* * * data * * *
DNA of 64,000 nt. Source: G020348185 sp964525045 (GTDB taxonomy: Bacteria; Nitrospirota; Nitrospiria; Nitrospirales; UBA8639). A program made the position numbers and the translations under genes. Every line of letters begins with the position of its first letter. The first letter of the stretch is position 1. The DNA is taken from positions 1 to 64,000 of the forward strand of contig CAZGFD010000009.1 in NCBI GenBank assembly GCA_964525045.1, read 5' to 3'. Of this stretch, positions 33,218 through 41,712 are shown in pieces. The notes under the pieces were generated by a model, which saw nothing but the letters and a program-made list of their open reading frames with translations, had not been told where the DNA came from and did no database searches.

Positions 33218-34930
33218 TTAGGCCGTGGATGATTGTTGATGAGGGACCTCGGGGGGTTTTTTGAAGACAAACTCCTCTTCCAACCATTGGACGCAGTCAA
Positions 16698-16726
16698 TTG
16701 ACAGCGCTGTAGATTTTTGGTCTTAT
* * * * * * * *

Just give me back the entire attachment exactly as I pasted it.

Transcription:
DNA of 64,000 nt. Source: G020348185 sp964525045 (GTDB taxonomy: Bacteria; Nitrospirota; Nitrospiria; Nitrospirales; UBA8639). A program made the position numbers and the translations under genes. Every line of letters begins with the position of its first letter. The first letter of the stretch is position 1. The DNA is taken from positions 1 to 64,000 of the forward strand of contig CAZGFD010000009.1 in NCBI GenBank assembly GCA_964525045.1, read 5' to 3'. Of this stretch, positions 33,218 through 41,712 are shown in pieces. The notes under the pieces were generated by a model, which saw nothing but the letters and a program-made list of their open reading frames with translations, had not been told where the DNA came from and did no database searches.

Positions 33218-34930
33218 TTAGGCCGTGGATGATTGTTGATGAGGGACCTCGGGGGGTTTTTTGAAGACAAACTCCTCTTCCAACCATTGGACGCAGTCAA
Positions 16698-16726
16698 TTG
16701 ACAGCGCTGTAGATTTTTGGTCTTAT